Improved Safety and Patient Satisfaction: A Pilot Medication Therapy Management Program in a Community Pharmacy

Persistent Link:
http://hdl.handle.net/10150/614138
Title:
Improved Safety and Patient Satisfaction: A Pilot Medication Therapy Management Program in a Community Pharmacy
Author:
Tan Jr., Roy; Lee, Katy; Cooley, Janet
Affiliation:
College of Pharmacy, The University of Arizona
Issue Date:
2015
Rights:
Copyright © is held by the author.
Collection Information:
This item is part of the Pharmacy Student Research Projects collection, made available by the College of Pharmacy and the University Libraries at the University of Arizona. For more information about items in this collection, please contact Jennifer Martin, Associate Librarian and Clinical Instructor, Pharmacy Practice and Science, jenmartin@email.arizona.edu.
Publisher:
The University of Arizona.
Abstract:
Objectives: Quantify how many interventions were made during a pilot MTM program at a Costco pharmacy and assess patients’ attitudes towards MTM services offered at their local pharmacy. Methods: Contacted patients by phone and offered MTM services over 10 weeks. The patients are insured patients referred by Outcomes MTM and filled at least 50% of medications at Costco. Successful interventions were tallied and questionnaires administered to collect data on patients’ background knowledge of MTM, rating of how helpful and beneficial MTM services conducted by local pharmacy were, how frequent patients would like such services, how much they were willing to pay for such services, and demographic information. Results: Due to low response rate no meaningful statistical differences were able to be observed. However interesting trends started to emerge; more adherence related interventions, adequate compensation for a dedicated MTM pharmacist, and that MTM is unknown to most patients but do find it useful. Additionally we were able to observe challenges and difficulties with implementing MTM services at a store level. Conclusions: The original aim of the study was not able to be adequately achieved due to low response rate. However the trends that emerged let us make some subjective conclusions; adherence related interventions were fairly common, a dedicated MTM pharmacist may be a feasible in a community setting, most patients are unaware of what MTM is but do find it useful after the service, and challenges to implementing an MTM service from the store level.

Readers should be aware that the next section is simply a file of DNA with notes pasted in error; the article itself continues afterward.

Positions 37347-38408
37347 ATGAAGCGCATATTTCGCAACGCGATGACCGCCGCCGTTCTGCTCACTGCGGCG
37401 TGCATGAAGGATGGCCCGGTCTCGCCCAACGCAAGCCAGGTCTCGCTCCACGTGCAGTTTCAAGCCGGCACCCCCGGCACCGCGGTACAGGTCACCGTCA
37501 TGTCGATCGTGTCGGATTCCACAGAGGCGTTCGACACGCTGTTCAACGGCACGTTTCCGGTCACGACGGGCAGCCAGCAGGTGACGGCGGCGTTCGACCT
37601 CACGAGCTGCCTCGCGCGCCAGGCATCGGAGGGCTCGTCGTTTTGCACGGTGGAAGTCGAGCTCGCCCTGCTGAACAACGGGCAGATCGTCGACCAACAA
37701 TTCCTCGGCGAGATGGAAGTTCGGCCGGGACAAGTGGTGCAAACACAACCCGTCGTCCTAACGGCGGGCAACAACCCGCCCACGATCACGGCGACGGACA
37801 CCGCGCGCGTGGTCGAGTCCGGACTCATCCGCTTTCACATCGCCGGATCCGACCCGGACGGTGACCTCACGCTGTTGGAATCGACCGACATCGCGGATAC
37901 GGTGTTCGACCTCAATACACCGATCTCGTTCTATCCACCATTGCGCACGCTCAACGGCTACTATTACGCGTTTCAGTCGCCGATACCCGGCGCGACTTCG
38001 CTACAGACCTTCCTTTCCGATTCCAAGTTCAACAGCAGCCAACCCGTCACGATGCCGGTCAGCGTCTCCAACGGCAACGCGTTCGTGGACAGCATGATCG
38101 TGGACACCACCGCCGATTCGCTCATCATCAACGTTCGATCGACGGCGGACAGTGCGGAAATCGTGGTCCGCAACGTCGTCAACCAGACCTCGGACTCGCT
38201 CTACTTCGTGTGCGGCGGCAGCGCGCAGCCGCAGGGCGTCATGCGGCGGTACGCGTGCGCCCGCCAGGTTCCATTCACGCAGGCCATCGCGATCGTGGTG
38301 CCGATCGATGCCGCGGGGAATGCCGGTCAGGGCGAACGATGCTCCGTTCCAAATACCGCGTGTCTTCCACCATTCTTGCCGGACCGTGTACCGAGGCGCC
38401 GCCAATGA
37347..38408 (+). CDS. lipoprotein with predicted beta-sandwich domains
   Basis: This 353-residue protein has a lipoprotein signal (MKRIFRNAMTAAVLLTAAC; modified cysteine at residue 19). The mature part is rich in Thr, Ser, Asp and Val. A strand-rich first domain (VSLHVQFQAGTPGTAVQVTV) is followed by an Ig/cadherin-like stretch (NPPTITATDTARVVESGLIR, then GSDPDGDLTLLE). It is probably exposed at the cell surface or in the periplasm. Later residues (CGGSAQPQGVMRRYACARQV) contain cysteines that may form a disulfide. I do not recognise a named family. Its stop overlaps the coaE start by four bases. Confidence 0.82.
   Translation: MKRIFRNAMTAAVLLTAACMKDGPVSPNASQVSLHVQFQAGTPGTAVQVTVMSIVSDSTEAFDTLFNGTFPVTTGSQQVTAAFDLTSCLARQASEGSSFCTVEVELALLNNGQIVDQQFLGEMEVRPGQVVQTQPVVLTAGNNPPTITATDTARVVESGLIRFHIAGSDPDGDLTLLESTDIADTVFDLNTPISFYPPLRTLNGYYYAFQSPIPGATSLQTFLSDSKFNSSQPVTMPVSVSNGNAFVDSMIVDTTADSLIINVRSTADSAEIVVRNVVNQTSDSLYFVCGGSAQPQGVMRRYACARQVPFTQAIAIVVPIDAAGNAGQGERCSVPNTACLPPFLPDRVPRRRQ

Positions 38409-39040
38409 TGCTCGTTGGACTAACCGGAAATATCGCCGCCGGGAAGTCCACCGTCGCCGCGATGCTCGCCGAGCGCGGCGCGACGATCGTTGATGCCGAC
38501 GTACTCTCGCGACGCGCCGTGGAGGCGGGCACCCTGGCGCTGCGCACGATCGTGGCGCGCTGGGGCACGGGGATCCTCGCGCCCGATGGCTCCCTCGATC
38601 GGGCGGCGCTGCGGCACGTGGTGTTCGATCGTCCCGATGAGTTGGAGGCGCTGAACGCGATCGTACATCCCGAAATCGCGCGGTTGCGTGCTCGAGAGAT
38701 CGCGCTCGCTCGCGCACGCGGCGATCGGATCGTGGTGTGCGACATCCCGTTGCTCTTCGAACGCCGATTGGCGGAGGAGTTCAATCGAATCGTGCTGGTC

Description:
Class of 2015 Abstract
Keywords:
Safety; Pilot; Medication Therapy Management Program; Pharmacy; Satisfaction
Advisor:
Cooley, Janet

Full metadata record

DC FieldValue Language
dc.contributor.advisorCooley, Janeten
dc.contributor.authorTan Jr., Royen
dc.contributor.authorLee, Katyen
dc.contributor.authorCooley, Janeten
dc.date.accessioned2016-06-22T17:11:56Z-
dc.date.available2016-06-22T17:11:56Z-
dc.date.issued2015-
dc.identifier.urihttp://hdl.handle.net/10150/614138-
dc.descriptionClass of 2015 Abstracten
dc.description.abstractObjectives: Quantify how many interventions were made during a pilot MTM program at a Costco pharmacy and assess patients’ attitudes towards MTM services offered at their local pharmacy. Methods: Contacted patients by phone and offered MTM services over 10 weeks. The patients are insured patients referred by Outcomes MTM and filled at least 50% of medications at Costco. Successful interventions were tallied and questionnaires administered to collect data on patients’ background knowledge of MTM, rating of how helpful and beneficial MTM services conducted by local pharmacy were, how frequent patients would like such services, how much they were willing to pay for such services, and demographic information. Results: Due to low response rate no meaningful statistical differences were able to be observed. However interesting trends started to emerge; more adherence related interventions, adequate compensation for a dedicated MTM pharmacist, and that MTM is unknown to most patients but do find it useful. Additionally we were able to observe challenges and difficulties with implementing MTM services at a store level. Conclusions: The original aim of the study was not able to be adequately achieved due to low response rate. However the trends that emerged let us make some subjective conclusions; adherence related interventions were fairly common, a dedicated MTM pharmacist may be a feasible in a community setting, most patients are unaware of what MTM is but do find it useful after the service, and challenges to implementing an MTM service from the store level.en
dc.language.isoen_USen
dc.publisherThe University of Arizona.en
dc.rightsCopyright © is held by the author.en
dc.subjectSafetyen
dc.subjectPiloten
dc.subjectMedication Therapy Management Programen
dc.subjectPharmacyen
dc.subjectSatisfactionen
dc.titleImproved Safety and Patient Satisfaction: A Pilot Medication Therapy Management Program in a Community Pharmacyen_US
dc.typetexten
dc.typeElectronic Reporten
dc.contributor.departmentCollege of Pharmacy, The University of Arizonaen
dc.description.collectioninformationThis item is part of the Pharmacy Student Research Projects collection, made available by the College of Pharmacy and the University Libraries at the University of Arizona. For more information about items in this collection, please contact Jennifer Martin, Associate Librarian and Clinical Instructor, Pharmacy Practice and Science, jenmartin@email.arizona.edu.en
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